July 21, 1924 – February 24, 2006
“I took a lot of Barney into films like the Shakiest Gun in the West and The Ghost and Mr. Chicken. I have no regrets about the effect that character had on me.”
by Kevin and me
Don Knotts was certainly a unique character. Whether you liked him as Barney Fife, from the Andy Griffith Show, or as Mr. Furley with the worst toupé ever ever ever on Three’s Company, he was great. Like many TV stars of the Sixties (such as Don Adams or Bob Denver), he was typecast, and he embraced it. Don did movies as well, including The Incredible Mr. Limpet, The Apple Dumpling Gang, and later on, a magical role in Pleasantville, with Leo’s boyfriend Tobey and Reese. My (Scott) personal favorite was The Ghost and Mr. Chicken.
Don (born Jesse) had a turbulent childhood. His father suffered from hysterical blindness, twice threatened his mother with a knife, and seldom left his bed because of depression. His three brothers constantly drank and fought, and one died from an asthma attack while Don was still a teen. A lot of times people that come from f*cked up homes become entertainers, have you noticed? Thanks Jayne, for the info.
Don, a former smoker, was apparently suffering from lung cancer, and cancelled a public appearance in his hometown of Morgantown, West Virginia last year due to illness. Towards the end of his life, Don was living with the age-related eye disease, macular degeneration (like Stephen King is now).
Don and Mrs. Knotts, Francey Yarborough, lived together in a fourth floor condo in West Los Angeles.
Just walk up to the door, and ring the bell.
Thanks Steve, for that tip.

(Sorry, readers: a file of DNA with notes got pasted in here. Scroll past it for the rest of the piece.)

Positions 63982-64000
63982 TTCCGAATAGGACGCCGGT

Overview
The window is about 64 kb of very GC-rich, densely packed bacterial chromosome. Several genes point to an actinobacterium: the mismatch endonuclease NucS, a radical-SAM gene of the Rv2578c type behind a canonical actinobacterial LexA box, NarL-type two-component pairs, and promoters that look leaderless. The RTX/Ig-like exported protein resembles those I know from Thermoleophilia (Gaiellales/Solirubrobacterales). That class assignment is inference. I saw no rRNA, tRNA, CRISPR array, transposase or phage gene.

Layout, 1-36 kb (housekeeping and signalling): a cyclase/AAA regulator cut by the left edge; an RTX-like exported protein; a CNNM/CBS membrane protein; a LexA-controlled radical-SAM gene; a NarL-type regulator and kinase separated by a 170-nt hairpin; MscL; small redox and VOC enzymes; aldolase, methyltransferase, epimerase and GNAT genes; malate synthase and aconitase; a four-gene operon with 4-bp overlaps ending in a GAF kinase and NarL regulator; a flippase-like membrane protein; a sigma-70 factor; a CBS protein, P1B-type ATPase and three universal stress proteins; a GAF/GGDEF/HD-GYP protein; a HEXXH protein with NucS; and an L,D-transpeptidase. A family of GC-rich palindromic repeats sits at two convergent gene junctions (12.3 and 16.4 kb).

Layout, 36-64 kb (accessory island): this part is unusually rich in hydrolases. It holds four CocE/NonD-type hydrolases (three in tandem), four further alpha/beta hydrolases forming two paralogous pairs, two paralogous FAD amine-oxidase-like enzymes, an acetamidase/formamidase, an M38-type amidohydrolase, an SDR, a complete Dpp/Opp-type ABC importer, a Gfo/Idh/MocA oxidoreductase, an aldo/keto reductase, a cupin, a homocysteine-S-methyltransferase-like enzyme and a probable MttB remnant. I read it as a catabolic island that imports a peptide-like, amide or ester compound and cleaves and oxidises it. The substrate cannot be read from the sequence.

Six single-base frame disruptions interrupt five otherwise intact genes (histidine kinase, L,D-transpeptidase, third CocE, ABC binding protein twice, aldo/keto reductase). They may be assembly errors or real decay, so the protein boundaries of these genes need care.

On Friday, February 24, 2006, at 11:00 p.m., he died at UCLA, (corrected from an earlier report that it was Cedars. Reuters reported it incorrectly, thus so did I) from complications of lung cancer.
His (38 year old) third wife (of two years) was at his side. Andy Griffith had visited him earlier that day, hours before he died. According to Andy, “I was with him just before he died. He was kind of unconscious. I don’t know that he could hear me, but we all believe he heard my voice. I told him I loved him.” According to one “close” source, Don and his wife had been together for twenty years.
He was 81 years old.
When Knotts’ death was announced, Andy Griffith issued this statement: “Don was a small man … but everything else about him was large: his mind, his expressions. Don was special. There’s nobody like him. I loved him very much. We had a long and wonderful life together.” Of course, Johnny Grant sent flowers that graced Don’s star on the Hollywood Walk of Fame.
On a Monday afternoon, Don was buried in a $36,000 grave near Eva Gabor in Westwood Memorial Park, in Los Angeles.
I have no funeral details, and they hauled out that old chestnut about a public memorial that we won’t be privy to.
He won five Emmys for his role as Barney Fife.
He died on the same day as Dennis Weaver, and the day before Darren McGavin. Bad week for Sixties male TV stars with names that start with D.
He started out as a ventriloquist (eek) and a magician.
Check out this great website about The Andy Griffith Show, HERE.